Friday, July 28, 2017

New Jersey Family Law: Responding to the Complaint for Divorce

When served with a Complaint for Divorce, a prospective client will ordinarily ask – “what should I do?” Typically, in a New Jersey divorce, there will be four (4) alternatives:
  1. File an “Appearance” in which the allegations requesting the divorce are not contested, but contesting the customary issues of the divorce proceedings;
  2. File an “Answer” in which the allegations contained within the Complaint are denied and dismissal of the Complaint for Divorce is requested;
  3. File an “Answer and Counterclaim” in which the allegations contained within the Complaint are denied, dismissal of the Plaintiff’s Complaint for Divorce is requested, and a counterclaim for divorce is made whereby the Defendant makes his or her own claims for relief; or
  4. Do nothing, which may result in default being entered.
Generally, when service of the Complaint for Divorce is made upon the Defendant, a proper response must be filed within thirty-five (35) days of service, exclusive of the day of service. Although the time for filing and serving a responsive pleading may be extended in some instances by either consent of the parties or by Court Order for good cause shown, a served party should consult with an experienced divorce attorney as soon as possible to determine which form of response is appropriate under the particular circumstances of the case.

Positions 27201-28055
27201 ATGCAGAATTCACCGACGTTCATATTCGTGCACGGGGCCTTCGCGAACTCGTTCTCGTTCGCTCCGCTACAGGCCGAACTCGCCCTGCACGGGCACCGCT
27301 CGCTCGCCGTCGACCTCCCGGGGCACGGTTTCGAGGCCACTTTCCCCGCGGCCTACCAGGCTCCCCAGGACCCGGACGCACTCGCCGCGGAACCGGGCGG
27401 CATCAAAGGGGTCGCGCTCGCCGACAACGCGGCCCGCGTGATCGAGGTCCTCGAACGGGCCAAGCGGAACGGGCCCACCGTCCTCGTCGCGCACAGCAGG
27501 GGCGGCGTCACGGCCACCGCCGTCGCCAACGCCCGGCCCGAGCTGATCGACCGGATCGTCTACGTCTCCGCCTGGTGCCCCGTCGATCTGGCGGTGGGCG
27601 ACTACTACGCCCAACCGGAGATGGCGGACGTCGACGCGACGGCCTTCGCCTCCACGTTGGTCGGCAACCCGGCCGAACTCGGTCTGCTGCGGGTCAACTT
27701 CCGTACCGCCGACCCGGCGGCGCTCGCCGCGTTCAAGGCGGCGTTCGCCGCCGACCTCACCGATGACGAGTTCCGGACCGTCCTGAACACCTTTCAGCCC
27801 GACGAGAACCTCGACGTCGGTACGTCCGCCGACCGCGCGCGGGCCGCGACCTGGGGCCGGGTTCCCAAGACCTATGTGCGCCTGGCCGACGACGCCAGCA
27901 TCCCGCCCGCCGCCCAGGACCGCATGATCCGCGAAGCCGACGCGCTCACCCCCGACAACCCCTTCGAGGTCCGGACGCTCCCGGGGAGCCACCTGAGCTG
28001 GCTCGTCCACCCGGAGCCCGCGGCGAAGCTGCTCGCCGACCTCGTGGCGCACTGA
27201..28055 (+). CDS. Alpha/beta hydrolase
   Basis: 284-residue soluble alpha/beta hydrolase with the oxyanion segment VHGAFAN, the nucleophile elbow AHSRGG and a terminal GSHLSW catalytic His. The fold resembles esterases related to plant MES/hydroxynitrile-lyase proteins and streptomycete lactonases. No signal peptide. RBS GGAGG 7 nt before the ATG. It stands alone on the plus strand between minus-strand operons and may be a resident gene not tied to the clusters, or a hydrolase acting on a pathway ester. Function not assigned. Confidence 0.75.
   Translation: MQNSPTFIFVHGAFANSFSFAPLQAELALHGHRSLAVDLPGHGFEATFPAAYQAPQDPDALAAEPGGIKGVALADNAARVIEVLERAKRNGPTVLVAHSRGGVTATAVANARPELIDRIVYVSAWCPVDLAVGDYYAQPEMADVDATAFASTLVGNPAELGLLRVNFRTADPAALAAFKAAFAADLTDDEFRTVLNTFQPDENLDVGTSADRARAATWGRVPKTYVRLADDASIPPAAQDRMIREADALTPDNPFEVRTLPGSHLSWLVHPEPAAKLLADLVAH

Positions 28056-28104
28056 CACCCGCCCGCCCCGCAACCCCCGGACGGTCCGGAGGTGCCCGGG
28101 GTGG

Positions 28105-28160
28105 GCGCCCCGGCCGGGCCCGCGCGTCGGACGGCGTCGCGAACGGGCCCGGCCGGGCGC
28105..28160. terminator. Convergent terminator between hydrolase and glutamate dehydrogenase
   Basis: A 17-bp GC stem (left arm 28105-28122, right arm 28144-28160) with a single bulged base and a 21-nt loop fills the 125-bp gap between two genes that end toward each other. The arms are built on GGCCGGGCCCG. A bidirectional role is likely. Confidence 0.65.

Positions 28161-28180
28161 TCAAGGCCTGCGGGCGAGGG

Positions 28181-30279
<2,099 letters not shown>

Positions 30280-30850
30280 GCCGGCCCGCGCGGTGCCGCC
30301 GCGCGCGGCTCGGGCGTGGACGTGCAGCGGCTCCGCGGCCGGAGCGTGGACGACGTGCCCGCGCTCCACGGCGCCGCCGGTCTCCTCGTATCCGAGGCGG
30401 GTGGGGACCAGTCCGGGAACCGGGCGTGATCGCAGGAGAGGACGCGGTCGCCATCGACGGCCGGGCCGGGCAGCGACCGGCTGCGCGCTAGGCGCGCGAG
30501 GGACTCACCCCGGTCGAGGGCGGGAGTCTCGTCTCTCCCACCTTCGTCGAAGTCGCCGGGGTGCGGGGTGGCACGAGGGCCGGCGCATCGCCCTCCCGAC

The New Jersey Rules of Court permit a Defendant to file a written appearance and, without filing an Answer, be heard as to the issues of alimony, equitable distribution of property, custody and visitation, child support, attorney fees and costs, and other issues incident to the divorce proceedings. Alternatively, a party may wish to file an Answer if he or she desires to contest the grounds for divorce or other collateral issues – the Answer responds to the specific allegations of the Complaint, admitting the allegations that are true, denying those that are false, indicating when he or she does not have knowledge or information to sufficiently respond, and asserting any affirmative defenses. If the party filing an Answer desires any affirmative relief for any cause of action that may exist, he or she may wish to file a Counterclaim.

On the other hand, when a served Defendant fails to file a proper response with the Court, default may be entered. Of course, if a party wishes to be heard as to any issues pertinent to the divorce, he or she should file a timely responsive pleading. However, as explained in Clementi v. Clementi, 434 N.J. Super. 529 (Ch. Div. 2013), by the Honorable Lawrence R. Jones, J.S.C., recently retired of the Ocean County Superior Court, when a Defendant defaults and fails to participate in the divorce proceedings, the Plaintiff is not automatically entitled to all requests he or she has made; rather, the Plaintiff “still has an ongoing obligation to persuade the Court, by a preponderance of the evidence, that the proposal for equitable distribution is fair and equitable under the specific facts of the case.”  Nonetheless, a served party should immediately consult with an experienced divorce attorney as soon as possible to ensure that his or her interests are protected.

If you have any questions in regards to divorce in New Jersey, equitable distribution, or any aspect of family law, you may wish to consult with an experienced attorney. This article is for information purposes only, and is neither legal advice nor the creation of an attorney client relationship.

Justin M. Smigelsky, Esq. / Timothy J. Little, P.C. / 2017 – All Rights Reserved

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Friday, June 23, 2017

New Jersey Family Law: Irreconcilable Differences as Grounds for Divorce